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Excerpt from Oral History Interview with Septima Poinsette Clark, July 25, 1976. Interview G-0016. Southern Oral History Program Collection (#4007) See Entire Interview >>

Clark develops more tolerant religious views in her adult life

Clark's religious views changed throughout her adult life, making her more tolerant of different lifestyles and beliefs even if she considered them wrong. In particular, she learned to accept those with common-law marriages.

Citing this Excerpt

Oral History Interview with Septima Poinsette Clark, July 25, 1976. Interview G-0016. Southern Oral History Program Collection (#4007) in the Southern Oral History Program Collection, Southern Historical Collection, Wilson Library, University of North Carolina at Chapel Hill.

Full Text of the Excerpt

JACQUELYN HALL:
How are your religious beliefs or your stance toward religion different from what you were taught as you grew up?
SEPTIMA POINSETTE CLARK:
As I started getting experiences in various places, my religious ideas changed. When I went to Dayton, Ohio, common-law living is great up there. A common-law wife has great chances in a court. And there was a woman across the street who became very friendly with me and helped me with my baby, because I took sick there for a while right after I came out of the hospital. I had a fever, and I couldn't nurse this boy. And she would come over and get the clothes and things and do them. And she was living in a common-law life, and I just wondered how she could do it. And while staying there I went to our church; there was a Baptist church right across the street from me. And who died and wrote all those things? Hayes. No, not Hayes another fellow. He wrote a number of poetry, and he died young. But his parents were there, and his house was in Dayton, Ohio.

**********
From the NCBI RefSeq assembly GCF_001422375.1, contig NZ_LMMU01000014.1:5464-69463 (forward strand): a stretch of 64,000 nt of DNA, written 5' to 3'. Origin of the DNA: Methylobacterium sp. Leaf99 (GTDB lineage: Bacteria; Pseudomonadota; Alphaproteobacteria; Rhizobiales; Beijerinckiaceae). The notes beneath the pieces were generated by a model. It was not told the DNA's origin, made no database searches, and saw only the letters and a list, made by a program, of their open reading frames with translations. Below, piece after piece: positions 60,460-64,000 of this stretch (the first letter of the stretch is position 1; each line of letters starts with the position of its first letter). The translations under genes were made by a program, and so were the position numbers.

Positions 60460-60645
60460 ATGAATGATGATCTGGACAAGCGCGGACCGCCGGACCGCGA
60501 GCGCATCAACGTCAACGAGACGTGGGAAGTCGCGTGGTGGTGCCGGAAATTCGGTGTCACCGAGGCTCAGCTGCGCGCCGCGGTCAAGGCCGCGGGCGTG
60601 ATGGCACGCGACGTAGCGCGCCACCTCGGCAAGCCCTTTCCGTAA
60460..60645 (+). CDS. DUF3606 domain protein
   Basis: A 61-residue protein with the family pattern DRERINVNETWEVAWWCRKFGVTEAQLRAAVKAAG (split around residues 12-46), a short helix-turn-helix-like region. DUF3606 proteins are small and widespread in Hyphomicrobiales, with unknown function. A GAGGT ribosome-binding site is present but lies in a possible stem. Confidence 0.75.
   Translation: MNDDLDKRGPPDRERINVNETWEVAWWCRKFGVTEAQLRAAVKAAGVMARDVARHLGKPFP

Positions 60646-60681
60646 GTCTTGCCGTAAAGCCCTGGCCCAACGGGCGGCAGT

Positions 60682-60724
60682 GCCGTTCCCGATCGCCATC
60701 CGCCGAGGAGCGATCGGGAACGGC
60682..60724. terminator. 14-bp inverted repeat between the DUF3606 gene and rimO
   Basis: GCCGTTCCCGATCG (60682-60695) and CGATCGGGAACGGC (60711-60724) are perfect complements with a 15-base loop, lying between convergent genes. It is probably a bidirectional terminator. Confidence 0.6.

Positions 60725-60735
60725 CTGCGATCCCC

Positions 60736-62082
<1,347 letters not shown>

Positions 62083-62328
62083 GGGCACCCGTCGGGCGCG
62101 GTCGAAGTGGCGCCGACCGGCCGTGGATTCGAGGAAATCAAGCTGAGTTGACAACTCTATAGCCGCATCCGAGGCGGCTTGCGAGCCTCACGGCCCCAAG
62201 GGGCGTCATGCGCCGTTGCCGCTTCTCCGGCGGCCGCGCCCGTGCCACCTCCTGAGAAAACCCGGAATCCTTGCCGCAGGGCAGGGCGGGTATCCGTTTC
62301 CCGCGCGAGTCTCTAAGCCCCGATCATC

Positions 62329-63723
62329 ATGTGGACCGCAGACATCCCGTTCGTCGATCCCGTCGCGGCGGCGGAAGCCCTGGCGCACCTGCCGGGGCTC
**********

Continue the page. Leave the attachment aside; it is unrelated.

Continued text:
JACQUELYN HALL:
Not Langston Hughes.
SEPTIMA POINSETTE CLARK:
No, it wasn't Langston. But he worked as an elevator.
JACQUELYN HALL:
But it was one of that generation of. . . .
SEPTIMA POINSETTE CLARK:
Yes. So I went to that church and the Methodist ones and to some others, and I heard about his life. And just experiences of people like that, plus the lady who was living in common-law, made me see that there are people in the world who have different ideas and they can live. And I started looking for the differences. I never wanted to do those things myself, though. I always felt as if I could not do common-law living. But I had a lot of respect for people who did it. And right to this very day I don't like the idea of common-law living. The kids nowadays call it shacking up. And I really hate it. But the various experiences. Then I met a young woman in California, Lee Griffith, and she went into Mexico to live. And she wrote about the Mexicans and numbers of things that they did, how they would take a wife for the night and then another one for the next night, and they were next to each other, and she said they lived happily just like that. And I met a Mr. Baumenthal, from Nigeria-he was on the West Coast at that time-and he talked about it to me. He said, "Now don't think that those women liked the idea." He said, "Sometimes they'd poison each other's children or try to poison the water." And then he became . . .
JACQUELYN HALL:
He was talking about the practice of polygamy.
SEPTIMA POINSETTE CLARK:
. . . Christianized. He got away from it. But I found out that there were so many different ways. And I went to the United Nations workshop in 1957 in San Francisco. And a man talked about thirty-six different kinds of religion in Asia at that time. Everybody had their different ways of serving God. And all of those things made me feel, you know, there isn't any one.